Horse and Dolphin Yard, W1D Horse and Dolphin Yard is a road in the W1D postcode area
Leicester Place, WC2H Leicester Place is one of the streets of London in the WC2H postal area.
Lisle Street, WC2H Lisle Street is one of the streets of London in the WC2H postal area.
Litchfield Street, WC2H Litchfield Street is one of the streets of London in the WC2H postal area.
Little Newport Street, WC2H Little Newport Street is one of the streets of London in the WC2H postal area.
Macclesfield Street, W1D Macclesfield Street is one of the streets of London in the W1D postal area.
Manette Street, W1D Manette Street in Soho is named after the character from Dickens’ A Tale of Two Cities.
Meard Street, W1F John Meard, the younger was a carpenter, later a landowner, who developed the street.
Moor Street, W1D Moor Street is one of the streets of London in the W1D postal area.
Newport Court, WC2H Newport Court was laid out approximately on the site of the courtyard of Newport House.
Newport Place, W1D Newport Place was named after Mountjoy Blount, Earl of Newport (Isle of Wight), who owned a house on Newport Street in the 17th century.
Old Compton Street, W1D Old Compton Street is a road that runs east–west through Soho.
Phoenix Street, WC2H Phoenix Street is one of the streets of London in the WC2H postal area.
Rathbone Place, W1T Rathbone Place honours Captain Rathbone who was the builder of the road and properties thereon from 1718 onwards.
Richmond Buildings, W1D Richmond Buildings is one of the streets of London in the W1D postal area.
Richmond Mews, W1D Richmond Mews is one of the streets of London in the W1D postal area.
Romilly Street, W1D Romilly Street is one of the streets of London in the W1D postal area.
Royalty Mews, W1D Royalty Mews is one of the streets of London in the W1D postal area.
Rupert Court, W1D Rupert Court was named for Prince Rupert of the Rhine, the First Lord of the Admiralty when the court was built in 1676.
Saint Martin’s Court, WC2H Saint Martin’s Court is a road in the WC2H postcode area
Shaftesbury Avenue, W1D Shaftesbury Avenue is a major street in the West End of London, named after Anthony Ashley Cooper, 7th Earl of Shaftesbury.
Soho Square, W1D In its early years, Soho Square was one of the most fashionable places to live in London.
Soho Street, W1D Soho Street is one of the streets of London in the W1D postal area.
Sounding Alley, E3 Sounding Alley is a road in the E3 postcode area
Stacey Street, WC2H Stacey Street is one of the streets of London in the WC2H postal area.
Sutton Row, W1D Sutton Row has existed since 1681.
Tisbury Court, W1D Tisbury Court is one of the streets of London in the W1D postal area.
Walker’s Court, W1D Walker’s Court is one of the many passageways which in past years was known as ’Paved Alley’.
Wardour Street, W1D The part of Wardour Street south of Shaftesbury Avenue runs through London’s Chinatown.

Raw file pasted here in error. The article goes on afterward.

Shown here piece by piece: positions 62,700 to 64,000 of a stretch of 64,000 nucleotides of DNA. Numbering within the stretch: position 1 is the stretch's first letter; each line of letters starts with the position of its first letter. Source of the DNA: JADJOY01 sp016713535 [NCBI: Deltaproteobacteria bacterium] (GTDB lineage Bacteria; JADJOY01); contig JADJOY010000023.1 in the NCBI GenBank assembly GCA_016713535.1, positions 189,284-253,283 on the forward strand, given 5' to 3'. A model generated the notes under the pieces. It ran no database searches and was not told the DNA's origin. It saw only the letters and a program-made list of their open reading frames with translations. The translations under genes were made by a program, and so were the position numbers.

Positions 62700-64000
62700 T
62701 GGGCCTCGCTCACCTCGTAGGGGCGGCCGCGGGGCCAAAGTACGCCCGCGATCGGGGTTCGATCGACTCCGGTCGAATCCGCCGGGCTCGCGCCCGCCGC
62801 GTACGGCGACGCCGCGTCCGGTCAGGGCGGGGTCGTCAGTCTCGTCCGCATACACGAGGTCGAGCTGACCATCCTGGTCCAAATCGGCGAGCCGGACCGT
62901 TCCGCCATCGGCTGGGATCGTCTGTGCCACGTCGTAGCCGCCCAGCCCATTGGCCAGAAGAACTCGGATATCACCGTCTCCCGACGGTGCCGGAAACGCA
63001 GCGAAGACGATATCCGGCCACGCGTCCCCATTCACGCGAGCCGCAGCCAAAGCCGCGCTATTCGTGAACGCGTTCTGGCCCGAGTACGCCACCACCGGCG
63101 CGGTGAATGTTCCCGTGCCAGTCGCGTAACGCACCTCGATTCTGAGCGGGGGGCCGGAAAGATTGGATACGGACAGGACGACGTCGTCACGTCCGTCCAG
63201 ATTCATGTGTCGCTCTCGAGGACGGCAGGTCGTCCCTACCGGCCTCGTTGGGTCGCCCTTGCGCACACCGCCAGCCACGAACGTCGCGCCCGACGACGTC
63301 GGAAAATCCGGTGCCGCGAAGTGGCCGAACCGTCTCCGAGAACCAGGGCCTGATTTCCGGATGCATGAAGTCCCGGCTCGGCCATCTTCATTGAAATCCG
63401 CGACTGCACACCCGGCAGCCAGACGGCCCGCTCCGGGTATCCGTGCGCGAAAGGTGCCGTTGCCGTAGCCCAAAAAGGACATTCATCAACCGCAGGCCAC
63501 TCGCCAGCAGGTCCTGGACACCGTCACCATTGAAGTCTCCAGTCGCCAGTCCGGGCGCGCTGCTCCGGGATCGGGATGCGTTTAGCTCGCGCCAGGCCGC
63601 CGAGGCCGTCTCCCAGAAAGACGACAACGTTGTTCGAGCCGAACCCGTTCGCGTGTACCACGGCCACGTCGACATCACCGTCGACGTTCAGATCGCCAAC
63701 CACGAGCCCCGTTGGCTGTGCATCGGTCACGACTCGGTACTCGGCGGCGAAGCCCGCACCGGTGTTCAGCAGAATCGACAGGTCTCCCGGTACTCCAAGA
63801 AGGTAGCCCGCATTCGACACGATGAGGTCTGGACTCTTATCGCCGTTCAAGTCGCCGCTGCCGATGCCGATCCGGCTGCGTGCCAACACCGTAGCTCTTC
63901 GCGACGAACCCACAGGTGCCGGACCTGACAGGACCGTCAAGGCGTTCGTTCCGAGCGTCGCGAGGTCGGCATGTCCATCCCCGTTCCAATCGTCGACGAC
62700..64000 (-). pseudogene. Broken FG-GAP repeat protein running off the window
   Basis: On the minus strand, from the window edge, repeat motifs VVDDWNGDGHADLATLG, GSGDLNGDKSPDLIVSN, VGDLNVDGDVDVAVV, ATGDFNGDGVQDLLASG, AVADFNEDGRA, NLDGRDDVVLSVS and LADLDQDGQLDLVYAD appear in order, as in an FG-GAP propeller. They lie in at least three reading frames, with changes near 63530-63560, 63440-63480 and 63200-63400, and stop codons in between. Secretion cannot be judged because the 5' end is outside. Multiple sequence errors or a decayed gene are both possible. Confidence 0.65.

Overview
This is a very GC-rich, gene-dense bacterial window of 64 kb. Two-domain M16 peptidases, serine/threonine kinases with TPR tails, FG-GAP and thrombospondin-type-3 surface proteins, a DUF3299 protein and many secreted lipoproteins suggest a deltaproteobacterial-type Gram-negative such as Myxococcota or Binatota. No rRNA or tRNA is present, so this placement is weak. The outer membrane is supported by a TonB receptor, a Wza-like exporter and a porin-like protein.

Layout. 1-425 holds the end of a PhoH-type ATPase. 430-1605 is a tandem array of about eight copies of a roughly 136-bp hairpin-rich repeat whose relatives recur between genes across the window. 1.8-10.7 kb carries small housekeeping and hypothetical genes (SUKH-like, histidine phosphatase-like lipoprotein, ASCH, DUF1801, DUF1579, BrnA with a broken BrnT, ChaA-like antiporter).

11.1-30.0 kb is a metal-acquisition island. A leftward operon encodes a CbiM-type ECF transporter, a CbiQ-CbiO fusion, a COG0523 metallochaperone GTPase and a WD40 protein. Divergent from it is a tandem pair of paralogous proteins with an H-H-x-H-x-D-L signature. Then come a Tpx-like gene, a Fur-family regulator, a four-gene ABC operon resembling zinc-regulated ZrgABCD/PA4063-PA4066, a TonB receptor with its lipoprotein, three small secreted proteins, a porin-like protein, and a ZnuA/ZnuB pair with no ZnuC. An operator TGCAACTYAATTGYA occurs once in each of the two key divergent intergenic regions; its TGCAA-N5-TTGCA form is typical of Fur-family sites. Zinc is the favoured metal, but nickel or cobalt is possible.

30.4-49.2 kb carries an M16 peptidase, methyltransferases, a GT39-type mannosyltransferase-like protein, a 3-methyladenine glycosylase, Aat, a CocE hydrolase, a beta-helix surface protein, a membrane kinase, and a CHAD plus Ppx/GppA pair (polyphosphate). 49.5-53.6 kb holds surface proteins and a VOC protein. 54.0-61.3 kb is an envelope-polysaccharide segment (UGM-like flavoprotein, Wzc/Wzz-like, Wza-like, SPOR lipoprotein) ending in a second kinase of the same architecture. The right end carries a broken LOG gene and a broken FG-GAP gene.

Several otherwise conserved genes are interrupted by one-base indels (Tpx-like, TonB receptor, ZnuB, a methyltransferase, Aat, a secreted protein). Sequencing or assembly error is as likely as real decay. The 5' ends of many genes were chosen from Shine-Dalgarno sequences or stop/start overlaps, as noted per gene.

Wedgewood Mews, W1D Wedgewood Mews is one of the streets of London in the W1D postal area.
Wedgwood Mews, W1D Wedgwood Mews is one of the streets of London in the W1D postal area.
West Street, WC2H West Street is one of the streets of London in the WC2H postal area.
Winnett Street, W1D Winnett Street is one of the streets of London in the W1D postal area.


Soho

Soho is a world-famous area of the City of Westminster and part of the West End of London.

The name "Soho" first appears in the 17th century. Most authorities believe that the name derives from a former hunting cry. James Scott, 1st Duke of Monmouth, used "soho" as a rallying call for his men at the Battle of Sedgemoor on 6 July 1685, half a century after the name was first used for this area of London. The Soho name has been imitated by other entertainment and restaurant districts such as Soho, Hong Kong; Soho, Málaga; SOHO, Beijing; SoHo (South of Horton), London, Ontario, Canada; and Palermo Soho, Buenos Aires. SoHo, Manhattan, gets its name from its location SOuth of HOuston Street, but is also a reference to London’s Soho.

Long established as an entertainment district, for much of the 20th century Soho had a reputation as a base for the sex industry in addition to its night life and its location for the headquarters of leading film companies. Since the 1980s, the area has undergone considerable gentrification. It is now predominantly a fashionable district of upmarket restaurants and media offices, with only a small remnant of sex industry venues.

Soho is a small, multicultural area of central London; a home to industry, commerce, culture and entertainment, as well as a residential area for both rich and poor. It has clubs, including the former Chinawhite nightclub; public houses; bars; restaurants; a few sex shops scattered amongst them; and late-night coffee shops that give the streets an "open-all-night" feel at the weekends. Record shops cluster in the area around Berwick Street, with shops such as Phonica, Sister Ray and Reckless Records.


LOCAL PHOTOS
Print-friendly version of this page